I just got off the phone with Ridgid's tech support. He understood what my porblem was and said the front of the trunnion's mounting holes has slots also. Great!!!! So... now I can move the front of the trunnion in the opposite direction and get it all lined up and square. I hope...

                Comment


                • #9
                  ctaylor,

                  Do a search for some earlier posts. Someone mentioned using the angle adjust wheel to help move and hold the front trunion after the bolts are loose.
                  Can someone help me install this blade!!!!!!

                  Comment


                  • #10
                    Excellent, I hope you're able to get squared away.

                    I do have one question however. I'm not quite understanding how you're using a caliper. My understanding of a caliper is a jawlike instrument that goes on either side of an object to measure it's width. I don't quite understand how this would help one measure parrallelism of a blade.

                    Only way I know is through a dial indicator or a feeler guage < thin strips of metal you place in the gap with marking of their thickness. > Dial indicator is much more accurate.

                    Jake

                    Comment


                    • #11
                      Yes, the instrument I'm using has a movable jaw that is connected to a dial. It can be used for measuring an outside dimension or an inside dimension. As the jaws open and close the the dial spins around. The dial displays hundredths and thousandths. inches and tenths are shown on the horizontal scale. I'm measuring the inside dimesion from the edge of the tooth to the far side of the groove.

                      The ridgid's tech support solution of moving the front side of the trunnion worked. I know have the blade and miter groove as parallel as I can measure with that Dial/caliper.

                      Comment


                      • #12
                        I had what sounds like the same problem with my 2424 about 4 years ago. I couldn't get the blade aligned with the miter slot. It was about .008-.012 out and since the rear of the blade was closer to the rip fence than the front, I had a real safety issue. I spent a huge amount of time trying to correct this and thought there was a problem with the trunion. I can't remember exactly how I finally made the adjustment but I do recall that the manual and video were incorrect and that technical service didn't help much. Luckily a woodworking show was in town about this time and I ran into the owner of In-Line Industries, Jerry something.
                        He sells the Dubby crosscut sled among other things. One of those things is PALS (Precision Alignment System). The set screws used by Ridgid to make the parallel adjustment are pretty much copies of his PALS. He told me what to do and I spent about 5 minutes making the adjustment to within .002. I remember a key difference in what he told me and what the manual said had to do with the front trunion bolts. Now, Ridgid may have changed this in later versions of the manual, but you can contact this guy at www.in-lineindustries.com.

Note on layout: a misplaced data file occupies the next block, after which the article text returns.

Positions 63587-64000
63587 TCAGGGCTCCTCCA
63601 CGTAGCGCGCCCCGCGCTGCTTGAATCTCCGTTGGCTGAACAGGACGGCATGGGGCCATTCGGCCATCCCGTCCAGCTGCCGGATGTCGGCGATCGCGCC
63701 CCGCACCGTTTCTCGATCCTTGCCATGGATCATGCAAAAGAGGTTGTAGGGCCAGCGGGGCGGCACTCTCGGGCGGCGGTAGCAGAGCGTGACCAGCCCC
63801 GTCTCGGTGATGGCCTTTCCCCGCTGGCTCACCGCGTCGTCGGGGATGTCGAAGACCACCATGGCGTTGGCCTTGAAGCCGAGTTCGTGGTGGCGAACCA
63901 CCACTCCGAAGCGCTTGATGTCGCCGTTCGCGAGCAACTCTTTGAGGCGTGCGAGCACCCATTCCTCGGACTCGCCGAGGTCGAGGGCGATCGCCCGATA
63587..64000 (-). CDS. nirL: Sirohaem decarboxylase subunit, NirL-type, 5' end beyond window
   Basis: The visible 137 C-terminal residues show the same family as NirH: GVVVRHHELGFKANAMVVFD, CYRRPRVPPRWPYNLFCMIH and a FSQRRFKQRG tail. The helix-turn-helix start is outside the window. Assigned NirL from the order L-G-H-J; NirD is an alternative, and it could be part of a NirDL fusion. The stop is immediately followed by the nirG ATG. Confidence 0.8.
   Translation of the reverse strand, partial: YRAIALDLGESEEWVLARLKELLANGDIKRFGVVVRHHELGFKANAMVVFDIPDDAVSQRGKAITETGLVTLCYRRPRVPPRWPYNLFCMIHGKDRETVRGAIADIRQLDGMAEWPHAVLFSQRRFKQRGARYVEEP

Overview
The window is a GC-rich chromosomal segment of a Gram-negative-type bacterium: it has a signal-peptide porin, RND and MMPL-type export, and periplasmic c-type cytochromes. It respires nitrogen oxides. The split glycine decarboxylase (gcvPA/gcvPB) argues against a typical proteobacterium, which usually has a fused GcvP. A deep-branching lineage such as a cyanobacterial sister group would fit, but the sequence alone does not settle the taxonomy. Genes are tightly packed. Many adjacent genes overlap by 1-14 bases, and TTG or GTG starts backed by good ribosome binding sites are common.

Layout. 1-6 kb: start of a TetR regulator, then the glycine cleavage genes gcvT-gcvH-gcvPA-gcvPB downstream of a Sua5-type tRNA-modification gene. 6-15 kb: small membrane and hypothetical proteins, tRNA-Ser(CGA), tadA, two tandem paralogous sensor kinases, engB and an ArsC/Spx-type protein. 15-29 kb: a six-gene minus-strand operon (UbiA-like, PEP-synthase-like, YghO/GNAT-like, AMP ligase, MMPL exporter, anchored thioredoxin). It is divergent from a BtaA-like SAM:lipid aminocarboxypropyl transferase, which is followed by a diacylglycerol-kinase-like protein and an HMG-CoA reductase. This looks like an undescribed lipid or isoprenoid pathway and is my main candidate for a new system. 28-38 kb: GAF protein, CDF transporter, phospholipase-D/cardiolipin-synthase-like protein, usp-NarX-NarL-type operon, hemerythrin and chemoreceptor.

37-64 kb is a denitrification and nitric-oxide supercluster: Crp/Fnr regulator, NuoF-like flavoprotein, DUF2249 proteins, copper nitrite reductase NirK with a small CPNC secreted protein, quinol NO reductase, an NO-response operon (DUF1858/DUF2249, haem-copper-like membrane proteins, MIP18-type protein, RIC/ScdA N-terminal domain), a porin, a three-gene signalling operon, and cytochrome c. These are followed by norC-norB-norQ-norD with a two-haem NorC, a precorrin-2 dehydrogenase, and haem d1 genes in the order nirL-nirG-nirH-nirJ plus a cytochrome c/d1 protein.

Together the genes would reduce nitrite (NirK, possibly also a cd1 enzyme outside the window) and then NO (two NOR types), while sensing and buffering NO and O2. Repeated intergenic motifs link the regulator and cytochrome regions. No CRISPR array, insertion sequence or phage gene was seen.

Comment


                        • #13
                          Congrats Ctaylor.

                          You should be good to go. Glad they were able to help you. Did they say anything about the .015 in manual. Just curious?

                          Jake

                          Comment


                          • #14
                            I got a TS-3650. And this discussion has me a little apprehensive. Was this thread one of those "how many angels can fit on the head of a pin" discussion or is this something I really need to be concerned about. Don't have me running out to steal an electron microscope to see if my saw blade is aligned. Tell me the thruth now, and shame the devil.
                            If a butterfly didn\'t have wings, they\'d call it a butterwalk.

                            Comment


                            • #15
                              WoodworkerJake - Well, I did ask the ridgid tech support about the 0.015 inches. I don't remember his reply. Its been two days. It was probably brushed off or didn't register with me because I was so glad to find out the front of the trunnion could move and that I didn't have to take the saw back.

                              Slippery_when_wet - yeah I know what you mean about over working a subject.
                              I don't know if you should be concerned about this alignment issue. Maybe someone else could come in here and answer that. All I know is that I couldn't reliably and repeatedly get a square cut and I thought this could be a reason. I've got a lot to learn about this yet. Still not sure if the blade alignment will solve my square cut problem. So far, after making a few cuts it seems to be better.

                              I don't know how accurate this saw should be. It seemed to me that 1/16 inch off on a 20 inch cut wasn't acceptable.

                              Comment